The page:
“I always had a good feeling about the saxophone”, explains Shauli Einav. “I liked the shape of it; much cooler than a violin or something like that – like a machine. It didn’t seem too complicated at first, so I stuck with it.” Still at school in Israel, Shauli would go to Jazz festivals with his older brother and sister during the summer vacations. He bought an album by the saxophonist George Coleman, in a record store in Tel Aviv, before one of the festivals; then discovered Charlie Parker and never looked back.
Israel has a strong tradition of music education, which has laid the foundation for an impressive wave of Jazz musicians to which Shauli Einav now very firmly belongs. “I was playing and playing at boarding school, as much as I could and at some point, in 1998, I went to a music camp with a lot of other talented young musicians.”
After the camp he met the Brooklyn born Jazz saxophonist Arnie Lawrence Finkelstein who had come to Israel a year earlier. Arnie Lawrence, as he was known, had worked a double bill, opening for John Coltrane and played with such greats as Charles Mingus. For Shauli, Arnie Lawrence was, “… a visionary person. He wanted to bring peace between the people, through music. Arab musicians and Jewish musicians would play together. Arnie was really the link between New York and Jerusalem, for me and for many, many young musicians. Almost all of the successful Israeli musicians today, had some connection with Arnie.”
Shauli Einav finished his first degree in Israel, but as with so many Israeli Jazz musicians continued his studies in the United States, in Shauli’s case in Rochester, upstate New York, but would take every opportunity to go to concerts in New York City where he later lived.
“In the first two years that I was in New York, I went constantly every night to the jam-sessions to hear, to listen and to throw myself into the water – even without practising. Just being among those great musicians and having direct contact, talking, hearing, was an invaluable experience.” On the question of why so many Israelis have been successful in the New York Jazz scene, Shauli explains: “Israelis tend to be very passionate and try to excel in everything that they do, to a level that I’m not sure is healthy but this is how it is.”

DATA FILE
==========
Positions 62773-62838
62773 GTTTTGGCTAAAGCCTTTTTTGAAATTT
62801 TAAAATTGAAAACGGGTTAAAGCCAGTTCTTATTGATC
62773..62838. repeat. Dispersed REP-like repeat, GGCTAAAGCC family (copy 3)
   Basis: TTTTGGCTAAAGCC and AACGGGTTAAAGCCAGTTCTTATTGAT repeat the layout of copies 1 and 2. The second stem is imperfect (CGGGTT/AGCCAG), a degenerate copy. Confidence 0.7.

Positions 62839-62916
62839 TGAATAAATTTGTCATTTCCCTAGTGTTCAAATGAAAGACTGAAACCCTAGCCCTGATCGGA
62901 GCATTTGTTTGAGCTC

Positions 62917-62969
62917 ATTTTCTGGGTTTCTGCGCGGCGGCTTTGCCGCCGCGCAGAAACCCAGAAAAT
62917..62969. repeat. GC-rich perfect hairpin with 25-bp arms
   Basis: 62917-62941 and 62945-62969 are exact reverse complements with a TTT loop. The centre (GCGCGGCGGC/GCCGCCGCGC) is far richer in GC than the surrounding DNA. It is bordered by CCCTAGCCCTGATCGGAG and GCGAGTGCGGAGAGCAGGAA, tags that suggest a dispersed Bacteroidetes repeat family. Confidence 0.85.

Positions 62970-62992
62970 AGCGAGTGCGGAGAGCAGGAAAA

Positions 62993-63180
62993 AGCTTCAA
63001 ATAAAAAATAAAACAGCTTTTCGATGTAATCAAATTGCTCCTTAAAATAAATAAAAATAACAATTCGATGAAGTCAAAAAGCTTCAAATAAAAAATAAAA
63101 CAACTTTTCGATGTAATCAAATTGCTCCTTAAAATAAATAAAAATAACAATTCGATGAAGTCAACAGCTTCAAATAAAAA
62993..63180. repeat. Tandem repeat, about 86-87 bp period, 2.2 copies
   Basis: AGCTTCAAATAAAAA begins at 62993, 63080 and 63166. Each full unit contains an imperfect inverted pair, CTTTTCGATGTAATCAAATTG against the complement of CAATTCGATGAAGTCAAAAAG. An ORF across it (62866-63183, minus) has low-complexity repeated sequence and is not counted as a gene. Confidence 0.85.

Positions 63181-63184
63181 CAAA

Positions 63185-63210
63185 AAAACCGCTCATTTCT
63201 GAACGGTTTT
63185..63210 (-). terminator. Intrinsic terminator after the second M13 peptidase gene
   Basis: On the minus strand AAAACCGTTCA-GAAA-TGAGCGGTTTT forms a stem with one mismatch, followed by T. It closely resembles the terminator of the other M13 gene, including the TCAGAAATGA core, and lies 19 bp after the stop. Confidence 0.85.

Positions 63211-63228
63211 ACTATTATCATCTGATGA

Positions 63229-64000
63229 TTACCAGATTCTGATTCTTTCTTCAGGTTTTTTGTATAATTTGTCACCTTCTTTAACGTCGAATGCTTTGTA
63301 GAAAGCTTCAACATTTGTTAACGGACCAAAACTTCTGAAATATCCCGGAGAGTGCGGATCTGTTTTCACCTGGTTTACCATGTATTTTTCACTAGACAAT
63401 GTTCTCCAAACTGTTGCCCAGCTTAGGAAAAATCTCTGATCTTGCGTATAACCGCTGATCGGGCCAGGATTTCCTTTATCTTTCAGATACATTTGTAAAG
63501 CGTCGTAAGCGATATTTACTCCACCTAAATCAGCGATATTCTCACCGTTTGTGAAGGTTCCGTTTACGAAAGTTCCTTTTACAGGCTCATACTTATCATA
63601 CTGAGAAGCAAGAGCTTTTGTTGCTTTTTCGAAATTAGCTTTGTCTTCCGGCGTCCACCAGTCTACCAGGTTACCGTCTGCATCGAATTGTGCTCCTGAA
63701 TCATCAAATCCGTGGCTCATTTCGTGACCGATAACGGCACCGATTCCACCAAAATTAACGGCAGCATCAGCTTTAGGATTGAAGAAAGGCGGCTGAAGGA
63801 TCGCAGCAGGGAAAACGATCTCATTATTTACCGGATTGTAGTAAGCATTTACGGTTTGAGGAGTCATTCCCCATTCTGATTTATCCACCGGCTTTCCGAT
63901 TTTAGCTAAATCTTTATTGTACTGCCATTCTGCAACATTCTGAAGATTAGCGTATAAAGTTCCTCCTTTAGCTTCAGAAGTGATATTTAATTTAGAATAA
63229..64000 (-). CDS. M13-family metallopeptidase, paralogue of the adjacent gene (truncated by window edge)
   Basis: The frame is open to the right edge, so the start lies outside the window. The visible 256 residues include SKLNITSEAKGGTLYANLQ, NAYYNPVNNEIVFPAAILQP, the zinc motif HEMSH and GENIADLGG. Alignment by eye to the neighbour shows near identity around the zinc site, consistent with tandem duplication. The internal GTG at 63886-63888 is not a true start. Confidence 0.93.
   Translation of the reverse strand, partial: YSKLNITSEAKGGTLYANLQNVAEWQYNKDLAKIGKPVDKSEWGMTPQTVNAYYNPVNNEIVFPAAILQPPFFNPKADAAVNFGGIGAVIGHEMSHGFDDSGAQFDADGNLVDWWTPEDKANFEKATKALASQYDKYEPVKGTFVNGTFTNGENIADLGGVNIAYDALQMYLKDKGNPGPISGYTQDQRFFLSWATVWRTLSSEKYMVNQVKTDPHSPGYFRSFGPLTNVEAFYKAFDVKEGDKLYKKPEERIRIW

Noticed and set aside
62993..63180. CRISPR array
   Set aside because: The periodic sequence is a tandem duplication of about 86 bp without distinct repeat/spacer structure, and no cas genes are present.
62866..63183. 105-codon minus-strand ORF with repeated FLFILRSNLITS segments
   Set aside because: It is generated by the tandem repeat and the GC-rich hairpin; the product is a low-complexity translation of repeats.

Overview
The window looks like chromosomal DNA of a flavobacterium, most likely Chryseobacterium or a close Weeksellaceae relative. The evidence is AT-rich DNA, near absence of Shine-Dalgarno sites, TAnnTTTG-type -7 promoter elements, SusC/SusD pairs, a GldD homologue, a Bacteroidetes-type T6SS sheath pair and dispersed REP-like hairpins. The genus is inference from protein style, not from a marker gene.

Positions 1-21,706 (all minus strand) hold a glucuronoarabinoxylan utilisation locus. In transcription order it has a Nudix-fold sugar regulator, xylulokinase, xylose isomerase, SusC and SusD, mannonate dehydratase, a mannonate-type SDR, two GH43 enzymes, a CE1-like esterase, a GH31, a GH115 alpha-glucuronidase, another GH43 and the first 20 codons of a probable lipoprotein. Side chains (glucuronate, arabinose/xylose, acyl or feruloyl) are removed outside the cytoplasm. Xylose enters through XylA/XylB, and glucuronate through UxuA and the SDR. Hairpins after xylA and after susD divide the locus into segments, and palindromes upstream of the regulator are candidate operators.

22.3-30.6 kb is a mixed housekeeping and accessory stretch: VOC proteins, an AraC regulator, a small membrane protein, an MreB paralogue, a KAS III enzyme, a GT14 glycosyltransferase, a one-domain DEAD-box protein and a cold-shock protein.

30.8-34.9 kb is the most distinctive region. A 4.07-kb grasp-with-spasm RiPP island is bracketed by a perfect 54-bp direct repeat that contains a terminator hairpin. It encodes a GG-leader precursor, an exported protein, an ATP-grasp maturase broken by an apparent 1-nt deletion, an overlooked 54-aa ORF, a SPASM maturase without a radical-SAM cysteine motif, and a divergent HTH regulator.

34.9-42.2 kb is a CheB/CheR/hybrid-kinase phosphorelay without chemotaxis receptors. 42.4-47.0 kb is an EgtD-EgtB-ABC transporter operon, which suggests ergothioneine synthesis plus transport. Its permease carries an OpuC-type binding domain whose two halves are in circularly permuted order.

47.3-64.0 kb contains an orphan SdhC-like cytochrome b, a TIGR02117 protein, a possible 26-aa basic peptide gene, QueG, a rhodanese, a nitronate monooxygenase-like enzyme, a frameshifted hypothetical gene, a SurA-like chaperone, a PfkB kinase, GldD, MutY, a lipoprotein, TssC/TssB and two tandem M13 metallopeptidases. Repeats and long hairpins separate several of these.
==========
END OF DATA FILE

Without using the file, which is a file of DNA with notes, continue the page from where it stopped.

In its latest CD Beam Me Up the Shauli Einav Quartet produces an impressive sound, rich in creative musical ideas. These talented, award winning musicians: Shauli Einav – saxophone, Paul Lay – piano, Florent Nisse – double bass and Gautier Garrigue – drums have recorded a remarkable album that is multi-layered, tuneful, energetic and swinging.
For inspiration Shauli Einav he has dipped into classical music – in this case ‘Visions Fugitive’ by the Russian composer Sergei Prokofiev. “I love his music,” says Shauli. “The melodies are so dissonant, with much use of dissonant intervals and unexpected harmonies. He makes them so digestible, with great rhythm and great harmony. Even if you hear Peter and the Wolf, the melodies are quite dissonant, but it sounds so singable, because he is a genius.”
Asaf Mattijahu, a classically trained composer with his own improvisation theatre group, has been Shauli’s close collaborator on this album based largely on Prokofiev’s short, whimsical, effervescent piano pieces.
Shauli describes the creative process as follows: “In this new album I played with Prokofiev’s motifs, until I got an idea for a new tune. I would randomly chose notes and put them in the bass line. On these bass notes, I would add the harmony. The harmony makes sense. The bass notes do not make sense. My challenge was to create an atonal bass line with harmony that works above it then a melody that embellishes it. I find it a very interesting process. Most composers take from each other. We tried to stop looking at it as a Jazz composition, even though you have the walking bass, the chords played by the piano, the sax – the solo and the drums – the rhythm. We tried to orchestrate it differently. Asaf was next to me and guiding me. You can hear it in this new music.”
The track Ten Weeks is about, “…the whole process of waiting for a baby and knowing that he is being created. It’s kind of mysterious and magical and scary at the same time. That was on my mind. I just manipulated it.” As if in confirmation, Shauli’s son, now a toddler, clamours for attention in the background during the interview for this article.
In 1415 the motifs of the No. 14 and No. 15 miniatures by Prokofiev are made into a Jazz swing piece. Assai is from Assai moderato, No. 12. Shauli starts with the original chords and harmonic rhythm and develops them with different orchestration. “The bass,” he explains, “is playing very, very high notes. The piano is in the background and the melody is just between them. But the first thing that you hear is the high screaming bass, playing that motif, over and over. The harmonies are really intensive, but they are being softened by the repeated rhythm of the bass.“
Tao Main is an anagram of Animato, No. 4 in ‘Visions Fugitive’. “I take two bars from Animato. It’s quite a fun, polyrhythmic tune. It breaks down into different unexpected sections. We are improvising not on the chords, but on the rhythm.”
76 San Gabriel is dedicated to an old friend who died a few years ago – a lament for him.
Shauli Einav now lives with his family in Paris. His saxophone, perhaps a little more complicated than he originally thought when starting out, is played with beauty, virtuosity and daring.